Thursday, April 10, 2014

MiM Mail: Banking for the future?

Hi Mothers in Medicine,

I am writing to ask for advice. I am a 28-year-old 2nd year medical student about to take Step 1. I got married last year. I don't want to have children until I am done with residency but I'm not sure how long residency will last because I'm not sure what I want to go into. I recently became aware of an opportunity to participate in a research study of natural IVF that would offer me a free cycle. I love the idea of having my eggs (or maybe an embryo) stored away for future use and not having to worry about my fertility anymore. I hate procedures though and I have a lot of anxiety about pain-inducing procedures (like egg retrieval). Can anybody give me some perspective on this?

Thanks!

6 comments:

  1. I was your age when I started med school, and after all that training now I'm finally trying to have a child. Only I got dx'd with a pituitary tumor during residency, which has left me infertile. Now I'm not only old (40) but can't conceive naturally. I did my first IVF cycle this winter, and although I got pregnant, I had a miscarriage. So I'm still on the path...

    Anyway, my point to you is that you never know what could happen. I'd do it. The only reason I got dx'd with the tumor was because, like you, I thought maybe I'd like to get pregnant after residency but didn't know when that would be... so I went to a doc to discuss fertility and possible egg freezing. I hadn't hd a period in a year so that sparked the diagnostic train.

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  2. (Continued) As far as the procedure goes, it's not that bad. You get IV sedation, and I don't remember a thing. There are of course risks of OHSS etc, but overall I tolerated the whole process well. You do have to inject yourself with hormones prior to the egg retrieval, but they are also not as bad as people would lead you to believe. It's just a short 30g needle you inject into your belly fat every night for about 1-2 weeks.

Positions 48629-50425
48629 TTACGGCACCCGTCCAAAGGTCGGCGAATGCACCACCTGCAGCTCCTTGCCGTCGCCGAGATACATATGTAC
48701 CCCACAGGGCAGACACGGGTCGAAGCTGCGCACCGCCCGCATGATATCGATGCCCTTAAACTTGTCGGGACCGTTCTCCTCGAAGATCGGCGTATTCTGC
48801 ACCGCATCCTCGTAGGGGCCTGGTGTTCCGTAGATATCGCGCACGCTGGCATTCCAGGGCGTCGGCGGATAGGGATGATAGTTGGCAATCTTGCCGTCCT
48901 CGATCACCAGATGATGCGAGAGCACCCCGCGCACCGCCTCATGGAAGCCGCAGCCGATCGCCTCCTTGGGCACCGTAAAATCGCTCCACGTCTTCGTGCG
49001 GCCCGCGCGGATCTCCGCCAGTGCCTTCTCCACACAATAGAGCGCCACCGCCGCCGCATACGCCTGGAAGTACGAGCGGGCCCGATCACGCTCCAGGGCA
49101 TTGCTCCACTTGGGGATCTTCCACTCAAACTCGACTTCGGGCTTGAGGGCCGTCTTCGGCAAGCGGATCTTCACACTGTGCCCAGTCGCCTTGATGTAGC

If you read about IVF online you'll get all sorts of people saying how awful it is; I didn't find that at all. Take a look at my website (practicebalance.com) - I have a few posts about my experience there. Good luck!

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  3. I used IVF for my daughter, then easily conceived my son the old-fashioned way(!! - it happens a lot, it seems). Anyway, you'll have to deal with a lot of blood draws and self-injection, which to me was no big deal. Like the previous poster, I was under deep sedation during the egg retrieval and I don't remember a thing. I think I have heard that some places don't do conscious sedation, though, so you may want to inquire. I did get OHSS which is HORRID, but from what I understand, this usually only occurs (or is much worse) if you get pregnant. I had to have a paracentesis and had to cancel an overseas trip. I would have no hesitation doing it again if I needed to, but I'm not 100% sure that I would do it in the circumstance you describe. I was 33 at the time and got something like 17 eggs. 8 embryos made it to day 5 and I did a single embryo transfer -- that is now my daughter. Now I have 7 embryos in the freezer and probably will never use them. I'm paying over $100/month for embryo strorage. Yet I can't bear to give the order to thaw them. And for you, frozen embryo transfer is by no means a guarantee. Without knowing your situation, I think you should consider having a child by your early 30s...maybe 4th year med school, 3rd year residency, etc. I am posting this under my ancient IVF blog. The relevant part for you would be April-May 2008.

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    1. Sorry... the blog, if you are interested, is http://destinationbaby.blogspot.com

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  4. Are there any risks in birth or health defects for frozen embryos vs natural conception?

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    1. Statistically there is a higher rate of miscarriage and/or complication with frozen embryo/IVF, but this is a factor of the population pool that mainly uses IVF. They tend to be older women who have medical problems, so the relationship is correlative and not necessarily causative.

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